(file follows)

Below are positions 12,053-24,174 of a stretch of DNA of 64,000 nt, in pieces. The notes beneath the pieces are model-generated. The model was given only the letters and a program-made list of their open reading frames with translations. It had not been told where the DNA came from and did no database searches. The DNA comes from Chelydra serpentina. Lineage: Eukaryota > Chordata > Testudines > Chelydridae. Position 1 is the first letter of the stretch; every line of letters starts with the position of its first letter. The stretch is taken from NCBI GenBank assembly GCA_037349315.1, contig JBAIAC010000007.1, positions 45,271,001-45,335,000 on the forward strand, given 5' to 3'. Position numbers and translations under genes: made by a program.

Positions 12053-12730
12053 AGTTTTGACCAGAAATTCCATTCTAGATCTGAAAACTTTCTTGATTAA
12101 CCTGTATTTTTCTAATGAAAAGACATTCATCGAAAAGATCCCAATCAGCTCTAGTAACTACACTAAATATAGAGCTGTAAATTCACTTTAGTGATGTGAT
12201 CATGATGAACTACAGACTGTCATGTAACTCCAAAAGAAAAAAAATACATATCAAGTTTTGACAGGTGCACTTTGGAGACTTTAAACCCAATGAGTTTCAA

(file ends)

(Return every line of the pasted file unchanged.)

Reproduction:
Below are positions 12,053-24,174 of a stretch of DNA of 64,000 nt, in pieces. The notes beneath the pieces are model-generated. The model was given only the letters and a program-made list of their open reading frames with translations. It had not been told where the DNA came from and did no database searches. The DNA comes from Chelydra serpentina. Lineage: Eukaryota > Chordata > Testudines > Chelydridae. Position 1 is the first letter of the stretch; every line of letters starts with the position of its first letter. The stretch is taken from NCBI GenBank assembly GCA_037349315.1, contig JBAIAC010000007.1, positions 45,271,001-45,335,000 on the forward strand, given 5' to 3'. Position numbers and translations under genes: made by a program.

Positions 12053-12730
12053 AGTTTTGACCAGAAATTCCATTCTAGATCTGAAAACTTTCTTGATTAA
12101 CCTGTATTTTTCTAATGAAAAGACATTCATCGAAAAGATCCCAATCAGCTCTAGTAACTACACTAAATATAGAGCTGTAAATTCACTTTAGTGATGTGAT
12201 CATGATGAACTACAGACTGTCATGTAACTCCAAAAGAAAAAAAATACATATCAAGTTTTGACAGGTGCACTTTGGAGACTTTAAACCCAATGAGTTTCAA